Pope concerned for Amazon and indigenous peoples, says its first cardinal

Pope Francis waves as he leads the Angelus prayer from his window, at the Vatican July 31, 2022. Vatican Media/Handout via REUTERS

MANAUS, Brazil (Reuters) - Pope Francis will install the first cardinal of Brazil's Amazon region this month in a sign of his concern for the rainforest and its indigenous inhabitants, the man whom he picked for the role said.

Dom Leonardo Steiner, archbishop of the Brazilian city of Manaus, said in an interview that Francis, the first pope from Latin America, is worried about deforestation, threats to indigenous cultures and pollution of rivers with mercury used by gold miners in the Amazon.

"The naming of a cardinal of the Amazon shows the pope's desire to bring the Church closer to the Amazon," Steiner said last week.

Steiner will be among 21 new cardinals that Pope Francis will appoint on Aug. 27 in a ceremony known as a consistory.

Illegal logging and mining in the Amazon has surged under Brazil's far-right President Jair Bolsonaro. His government has also opened the door to more evangelical missionaries in the region.

Steiner said indigenous communities complain that the evangelical missionaries often undermine traditional rituals, songs and even their languages.

"That often results in the uprooting the culture of indigenous peoples and their different way of looking at the world," Steiner said.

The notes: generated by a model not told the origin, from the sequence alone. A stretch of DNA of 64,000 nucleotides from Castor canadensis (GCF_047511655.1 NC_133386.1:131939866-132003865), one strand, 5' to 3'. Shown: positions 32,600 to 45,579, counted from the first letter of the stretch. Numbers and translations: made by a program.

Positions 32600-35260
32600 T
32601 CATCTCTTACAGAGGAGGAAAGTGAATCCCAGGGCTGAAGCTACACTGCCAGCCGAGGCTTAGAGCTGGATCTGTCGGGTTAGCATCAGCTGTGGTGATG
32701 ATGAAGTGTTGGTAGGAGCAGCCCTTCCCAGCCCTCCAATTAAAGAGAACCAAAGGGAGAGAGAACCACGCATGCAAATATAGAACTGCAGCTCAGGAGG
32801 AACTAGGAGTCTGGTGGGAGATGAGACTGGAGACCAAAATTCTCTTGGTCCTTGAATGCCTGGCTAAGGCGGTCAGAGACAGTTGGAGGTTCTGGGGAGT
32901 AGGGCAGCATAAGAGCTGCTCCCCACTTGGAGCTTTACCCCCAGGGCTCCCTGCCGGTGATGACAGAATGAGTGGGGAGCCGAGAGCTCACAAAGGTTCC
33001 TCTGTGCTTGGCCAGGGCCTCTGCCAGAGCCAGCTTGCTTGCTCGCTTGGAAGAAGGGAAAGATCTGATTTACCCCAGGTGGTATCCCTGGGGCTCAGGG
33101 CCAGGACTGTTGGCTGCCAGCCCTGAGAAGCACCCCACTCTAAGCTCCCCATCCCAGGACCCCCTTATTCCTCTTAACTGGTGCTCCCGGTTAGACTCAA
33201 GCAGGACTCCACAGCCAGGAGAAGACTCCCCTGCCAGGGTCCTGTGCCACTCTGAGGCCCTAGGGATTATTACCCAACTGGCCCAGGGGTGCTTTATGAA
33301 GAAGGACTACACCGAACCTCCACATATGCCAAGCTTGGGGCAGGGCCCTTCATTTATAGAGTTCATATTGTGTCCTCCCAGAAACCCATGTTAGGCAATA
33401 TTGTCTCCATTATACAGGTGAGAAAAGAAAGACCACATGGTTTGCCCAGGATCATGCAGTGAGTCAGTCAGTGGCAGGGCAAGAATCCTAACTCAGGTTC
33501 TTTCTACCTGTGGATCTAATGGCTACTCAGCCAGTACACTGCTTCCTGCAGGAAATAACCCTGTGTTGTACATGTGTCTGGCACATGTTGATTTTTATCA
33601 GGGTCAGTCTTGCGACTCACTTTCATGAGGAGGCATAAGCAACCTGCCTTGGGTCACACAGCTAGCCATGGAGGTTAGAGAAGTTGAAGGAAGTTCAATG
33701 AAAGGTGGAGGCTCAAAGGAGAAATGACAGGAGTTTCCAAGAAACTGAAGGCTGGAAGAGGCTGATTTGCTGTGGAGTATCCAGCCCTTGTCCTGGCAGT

The Catholic Church was guilty of this in the past but now defends the preservation of indigenous cultures, he said.

Steiner highlighted the pope's public apologies in Canada last week for sexual abuse at now-closed schools for indigenous children run by Catholic orders.

"We must ensure the indigenous people don't lose their roots and always drink from their own fountains," he said.

Francis held a synod, a session of consultation and dialogue, on the Amazon in 2019. In June, he met at the Vatican with the bishops of Brazil's Amazon states along with priests, nuns and lay people from the region.

The pope encouraged them to engage with local communities, Steiner said, including original inhabitants of the forest and tribes that have had little contact with the rest of Brazil.

(Reporting by Bruno Kelly; Writing by Anthony Boadle; Editing by Cynthia Osterman)

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